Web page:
Does anyone remember what the old Birdman looked like? Before the tattoos and the gelled mohawk? When he used to actually make a bird motion with his hands like Napoleon Dynamite and the Happy Hands Club? I miss that guy.

If I there was ever a game in this close series that is set up to be a blowout, it's game 4. The Lakers got their road win, the Nuggets have something to prove, and both sides can claim victories (the Lakers a moral victory of getting one of two in Denver; the Nuggets an actual victory) even if the Nuggets win a lopsided game 4. Chauncey has to show up eventually. Game 4 might be the night.

Friday, May 22, 2009

Where Glu vs Bron Happens

These NBA playoffs have been something else. I honestly hope both series go 7 games and the final goes 7 games so these playoffs can go on as long as possible.

First of all, how about Hedo Turkoglu??? He hits a game tying 3 and a go ahead drive to the lane, which if it didn't go in, would have been one of the most poorly conceived last possessions in NBA history.

Obviously if you're Turkoglu you have to play LeBron closer than you played him, but it was still a ridiculous shot. Even if the Cavs had lost this game, I still think they would have pushed it to game 6, but now you've got to think that they'll at least split in Orlando and get home court back again. And you've got to expect that Mo Williams is going to explode in a game eventually. He's too good to be held down much longer.

If the Lakers can take 1 of 2 in Denver, all is well and enough should be won psychologically for the Lakers that they will be in a good position to win game 5, regardless of what happens in the game that they lose in Denver. The Lakers WILL lose at least one in Denver.

Finally, check out this guy on the Cleveland bench. I'm honestly not sure who he is, but from checking the roster, I think he is rookie Darnell Jackson from the NCAA Champion Kansas Jayhawks....

...and I think he's from the future.

1. Here's Darnell when LeBron puts up the shot. He cooly puts his arm up.

2. Here's Darnell as the shot goes in. He snaps his wrist in a "count the basket and the foul" motion. He is cool as can be and if you'll notice his left hand is in his pocket.

3. Mayhem surrounds Darnell, but he is still cool and composed, and his hand is still in his pocket.

4. You'll notice that people have now run past Darnell to embrace LeBron.

5. Finally here is Darnell as he watches LeBron mobbed by his teammates, and his hand is STILL IN HIS POCKET!!!!!!!!!!. What does he have in there, a Willy Wonka Golden Ticket?!?!?!

It's like he knew this was gonna happen. It's like he's from....the FUTURE!!!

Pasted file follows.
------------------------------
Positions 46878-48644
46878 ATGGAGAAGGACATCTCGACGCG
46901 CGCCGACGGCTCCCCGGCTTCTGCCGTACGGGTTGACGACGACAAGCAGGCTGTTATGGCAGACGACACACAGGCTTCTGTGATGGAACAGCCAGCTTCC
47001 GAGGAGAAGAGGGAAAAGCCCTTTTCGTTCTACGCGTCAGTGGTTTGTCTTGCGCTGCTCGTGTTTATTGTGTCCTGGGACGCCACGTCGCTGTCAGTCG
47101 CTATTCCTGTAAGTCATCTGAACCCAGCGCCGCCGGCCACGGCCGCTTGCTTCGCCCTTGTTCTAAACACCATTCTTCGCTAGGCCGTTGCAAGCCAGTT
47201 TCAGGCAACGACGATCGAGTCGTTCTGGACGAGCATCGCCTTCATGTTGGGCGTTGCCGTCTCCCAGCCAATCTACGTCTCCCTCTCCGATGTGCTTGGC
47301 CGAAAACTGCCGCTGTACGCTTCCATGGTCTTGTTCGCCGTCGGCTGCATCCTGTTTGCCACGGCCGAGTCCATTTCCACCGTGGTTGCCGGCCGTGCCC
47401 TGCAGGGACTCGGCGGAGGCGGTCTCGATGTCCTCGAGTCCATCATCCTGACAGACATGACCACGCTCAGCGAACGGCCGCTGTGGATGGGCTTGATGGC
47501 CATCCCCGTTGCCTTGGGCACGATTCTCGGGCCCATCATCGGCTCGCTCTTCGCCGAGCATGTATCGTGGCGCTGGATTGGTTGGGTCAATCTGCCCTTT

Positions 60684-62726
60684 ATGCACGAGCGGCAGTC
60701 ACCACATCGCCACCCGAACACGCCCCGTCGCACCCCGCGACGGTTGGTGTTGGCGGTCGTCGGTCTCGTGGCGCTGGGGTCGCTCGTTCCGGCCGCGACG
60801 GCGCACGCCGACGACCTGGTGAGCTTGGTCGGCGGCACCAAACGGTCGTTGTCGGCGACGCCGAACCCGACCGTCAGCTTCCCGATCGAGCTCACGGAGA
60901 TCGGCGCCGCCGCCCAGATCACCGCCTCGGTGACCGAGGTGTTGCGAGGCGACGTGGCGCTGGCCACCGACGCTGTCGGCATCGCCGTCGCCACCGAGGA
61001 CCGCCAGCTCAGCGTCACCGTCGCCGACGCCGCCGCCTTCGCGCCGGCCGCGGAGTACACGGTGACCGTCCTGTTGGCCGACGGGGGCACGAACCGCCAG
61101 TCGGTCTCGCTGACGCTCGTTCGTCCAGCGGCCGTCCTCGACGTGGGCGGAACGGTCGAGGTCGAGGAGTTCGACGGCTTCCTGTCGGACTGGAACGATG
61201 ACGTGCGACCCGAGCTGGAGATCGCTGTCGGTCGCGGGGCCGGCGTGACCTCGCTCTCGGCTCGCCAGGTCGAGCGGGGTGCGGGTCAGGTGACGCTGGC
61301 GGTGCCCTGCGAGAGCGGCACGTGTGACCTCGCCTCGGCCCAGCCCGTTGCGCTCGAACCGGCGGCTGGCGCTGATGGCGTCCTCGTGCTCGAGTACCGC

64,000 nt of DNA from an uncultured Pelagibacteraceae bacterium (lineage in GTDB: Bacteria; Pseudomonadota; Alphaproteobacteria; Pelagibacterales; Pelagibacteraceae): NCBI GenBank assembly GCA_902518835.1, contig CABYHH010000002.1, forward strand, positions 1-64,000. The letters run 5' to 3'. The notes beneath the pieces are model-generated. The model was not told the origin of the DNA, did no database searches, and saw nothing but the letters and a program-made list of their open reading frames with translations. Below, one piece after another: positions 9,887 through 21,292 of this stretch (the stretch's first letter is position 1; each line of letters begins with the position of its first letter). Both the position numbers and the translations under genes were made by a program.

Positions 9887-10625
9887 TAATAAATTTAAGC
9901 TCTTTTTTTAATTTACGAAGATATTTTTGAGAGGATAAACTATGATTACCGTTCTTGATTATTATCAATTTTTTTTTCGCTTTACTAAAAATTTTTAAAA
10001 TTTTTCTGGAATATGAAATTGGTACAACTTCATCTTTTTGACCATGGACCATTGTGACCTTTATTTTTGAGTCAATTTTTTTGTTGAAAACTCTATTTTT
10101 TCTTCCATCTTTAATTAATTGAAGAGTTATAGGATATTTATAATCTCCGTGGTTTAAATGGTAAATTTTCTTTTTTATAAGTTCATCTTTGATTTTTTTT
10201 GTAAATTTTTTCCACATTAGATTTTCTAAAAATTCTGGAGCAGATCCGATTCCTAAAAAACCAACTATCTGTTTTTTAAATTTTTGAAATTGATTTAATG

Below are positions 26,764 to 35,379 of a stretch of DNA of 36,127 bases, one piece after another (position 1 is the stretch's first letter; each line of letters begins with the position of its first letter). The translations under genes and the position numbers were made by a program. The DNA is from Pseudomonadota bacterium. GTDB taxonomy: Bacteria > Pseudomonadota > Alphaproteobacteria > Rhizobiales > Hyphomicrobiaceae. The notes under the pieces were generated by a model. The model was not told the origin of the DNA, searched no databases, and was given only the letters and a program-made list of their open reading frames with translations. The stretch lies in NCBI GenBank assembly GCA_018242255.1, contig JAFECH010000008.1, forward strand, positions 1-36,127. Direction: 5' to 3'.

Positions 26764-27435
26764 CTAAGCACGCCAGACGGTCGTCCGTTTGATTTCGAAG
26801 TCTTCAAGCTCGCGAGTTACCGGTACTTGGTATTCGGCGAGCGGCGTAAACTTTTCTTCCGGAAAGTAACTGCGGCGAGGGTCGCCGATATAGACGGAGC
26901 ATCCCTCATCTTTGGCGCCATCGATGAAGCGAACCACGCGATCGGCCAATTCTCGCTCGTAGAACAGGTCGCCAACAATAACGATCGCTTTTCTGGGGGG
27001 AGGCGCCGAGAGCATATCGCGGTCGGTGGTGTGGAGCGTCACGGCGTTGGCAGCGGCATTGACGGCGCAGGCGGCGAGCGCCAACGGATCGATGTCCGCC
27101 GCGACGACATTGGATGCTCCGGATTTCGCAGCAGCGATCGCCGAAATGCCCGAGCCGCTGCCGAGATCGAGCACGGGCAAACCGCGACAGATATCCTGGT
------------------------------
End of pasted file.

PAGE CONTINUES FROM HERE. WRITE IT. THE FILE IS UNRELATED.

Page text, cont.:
Thursday, May 21, 2009


I wanted to do a steroids post because this is a sports blog and every sports blog has at least one obligatory steroids post. However, steroids drive me crazy and I have an opinion on it that I would expect to be quite unpopular, especially with people who hate steroids.

I read this story in the newest issue of ESPN the Magazine, which I would encourage you to get but all of the stories you can read in the magazine show up online anyway, so there's no point. Unless you want ESPN Insider. Anyway, this story says EVERYTHING I want to say regarding steroids.

So this may seem like a cop out for a post, but it's a good article.

Wednesday, May 20, 2009


Some players are known as much for their celebrations as their actual skill in the sport that they play.

Some are one and done demonstrations:
Chad Ocho Cinco - Riverdance, Hall of Fame Jacket, Cheerleader proposal, "Don't fine me" sign
Terrell Owens - Pom poms, Sharpie signing of football

Some are repeats:
Shawne Merriman - Lights out
LaDanian Tomlinson - One hand behind the head, the other flips the ball
Luca Toni - Ear Crank
Antoine Walker - Seizure walk
Dikembe Mutombo - Finger wag

In either case, I love celebrations. I remember a couple of years ago Brian Urlacher said about Shawne Merriman, "The thing is, if you're going to do it, do it all the time," Urlacher said. "Do it when you make a bad play too. You'll never see me doing any stupid [stuff] like that after a play. The only thing I'll do is get a little happy with my teammates."


Why would he do it when he makes a bad play? It's a celebration. By that logic, shouldn't the stadium rain confetti and shoot fireworks even if the team loses? Shouldn't you give chest bumps when you make a bad play? Shouldn't you give the coach a Gatorade bath when you lose?